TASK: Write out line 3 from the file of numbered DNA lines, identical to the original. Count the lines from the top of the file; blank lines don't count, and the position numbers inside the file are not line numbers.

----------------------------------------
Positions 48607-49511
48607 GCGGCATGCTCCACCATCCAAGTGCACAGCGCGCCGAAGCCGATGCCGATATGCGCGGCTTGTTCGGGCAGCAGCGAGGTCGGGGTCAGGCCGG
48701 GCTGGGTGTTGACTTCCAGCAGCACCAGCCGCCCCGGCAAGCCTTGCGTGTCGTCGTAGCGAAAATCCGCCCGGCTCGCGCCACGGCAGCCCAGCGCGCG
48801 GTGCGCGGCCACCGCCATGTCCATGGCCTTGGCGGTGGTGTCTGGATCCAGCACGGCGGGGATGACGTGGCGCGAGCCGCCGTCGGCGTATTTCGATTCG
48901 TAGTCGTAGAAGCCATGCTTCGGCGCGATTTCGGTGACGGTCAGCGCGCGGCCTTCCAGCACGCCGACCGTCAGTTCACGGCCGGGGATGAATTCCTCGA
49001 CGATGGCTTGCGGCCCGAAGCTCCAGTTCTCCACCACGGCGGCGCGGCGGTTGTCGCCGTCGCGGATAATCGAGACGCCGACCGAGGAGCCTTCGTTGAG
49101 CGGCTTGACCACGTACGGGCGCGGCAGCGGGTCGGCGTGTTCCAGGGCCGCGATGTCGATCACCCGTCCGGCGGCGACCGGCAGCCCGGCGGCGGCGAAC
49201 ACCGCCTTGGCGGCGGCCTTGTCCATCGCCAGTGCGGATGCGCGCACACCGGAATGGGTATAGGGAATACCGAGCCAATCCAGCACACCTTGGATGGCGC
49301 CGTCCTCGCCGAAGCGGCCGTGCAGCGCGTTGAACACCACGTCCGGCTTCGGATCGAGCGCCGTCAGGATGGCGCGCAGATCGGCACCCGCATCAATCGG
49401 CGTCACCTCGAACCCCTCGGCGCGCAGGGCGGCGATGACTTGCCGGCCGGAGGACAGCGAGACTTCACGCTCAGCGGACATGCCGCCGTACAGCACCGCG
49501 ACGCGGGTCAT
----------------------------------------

48701 GCTGGGTGTTGACTTCCAGCAGCACCAGCCGCCCCGGCAAGCCTTGCGTGTCGTCGTAGCGAAAATCCGCCCGGCTCGCGCCACGGCAGCCCAGCGCGCG